Anna Foerster, ASC: I think by now producers and directors have realized that shooting digital doesn’t mean you don’t need time and equipment to light. That misconception has already changed and hopefully explaining this is no longer a challenge for DPs. The fact that ‘film is cheap’ now allows us to shoot and shoot and shoot. Our responsibility is to still make sure that what we shoot is meaningful. It’s not the quantity that counts.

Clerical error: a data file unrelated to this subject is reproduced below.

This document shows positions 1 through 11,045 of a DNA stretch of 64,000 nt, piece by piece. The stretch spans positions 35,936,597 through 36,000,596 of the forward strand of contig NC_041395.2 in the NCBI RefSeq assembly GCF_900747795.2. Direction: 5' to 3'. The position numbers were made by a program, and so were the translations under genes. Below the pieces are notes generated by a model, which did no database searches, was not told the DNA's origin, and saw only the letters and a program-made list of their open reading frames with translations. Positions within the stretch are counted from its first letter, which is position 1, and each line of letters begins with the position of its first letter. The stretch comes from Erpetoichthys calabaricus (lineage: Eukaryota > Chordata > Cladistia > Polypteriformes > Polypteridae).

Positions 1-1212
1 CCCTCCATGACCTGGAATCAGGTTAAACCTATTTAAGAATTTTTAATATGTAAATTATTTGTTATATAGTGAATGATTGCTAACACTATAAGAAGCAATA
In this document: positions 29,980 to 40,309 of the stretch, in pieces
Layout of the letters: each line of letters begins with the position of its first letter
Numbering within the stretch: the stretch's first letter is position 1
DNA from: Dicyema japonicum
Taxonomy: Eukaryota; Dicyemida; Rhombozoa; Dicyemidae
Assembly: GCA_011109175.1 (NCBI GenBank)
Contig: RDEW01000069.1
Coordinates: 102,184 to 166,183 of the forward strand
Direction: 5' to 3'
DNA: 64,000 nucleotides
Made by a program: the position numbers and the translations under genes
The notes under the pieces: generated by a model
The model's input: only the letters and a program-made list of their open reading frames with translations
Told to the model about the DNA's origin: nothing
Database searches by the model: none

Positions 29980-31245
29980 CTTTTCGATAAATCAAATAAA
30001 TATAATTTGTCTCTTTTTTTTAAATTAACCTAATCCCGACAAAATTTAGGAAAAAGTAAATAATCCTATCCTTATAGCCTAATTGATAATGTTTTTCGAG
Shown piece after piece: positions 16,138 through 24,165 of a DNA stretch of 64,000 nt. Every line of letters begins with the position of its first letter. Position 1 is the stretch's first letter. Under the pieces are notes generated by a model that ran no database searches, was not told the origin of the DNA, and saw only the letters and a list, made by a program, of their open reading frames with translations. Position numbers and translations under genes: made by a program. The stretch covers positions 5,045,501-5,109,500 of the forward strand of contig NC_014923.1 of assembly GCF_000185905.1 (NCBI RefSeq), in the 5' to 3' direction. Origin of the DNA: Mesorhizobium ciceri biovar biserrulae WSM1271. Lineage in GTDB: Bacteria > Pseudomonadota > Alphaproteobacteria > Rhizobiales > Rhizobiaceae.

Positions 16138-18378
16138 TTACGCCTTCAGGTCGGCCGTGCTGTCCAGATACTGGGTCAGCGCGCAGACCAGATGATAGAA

However, the biggest challenge now, in my opinion, is keeping control of the look through post. The DI process and the integration of VFX. Even on a big studio production the DP doesn’t get paid to sit through DI. This is where the final decisions are being made and it is our responsibility to be there for that. But often DPs can’t give it the full attention because of schedules or simply because they can’t afford it.

StudentFilmmakers Magazine: How do you feel about working with digital, and what are some of the pros and cons?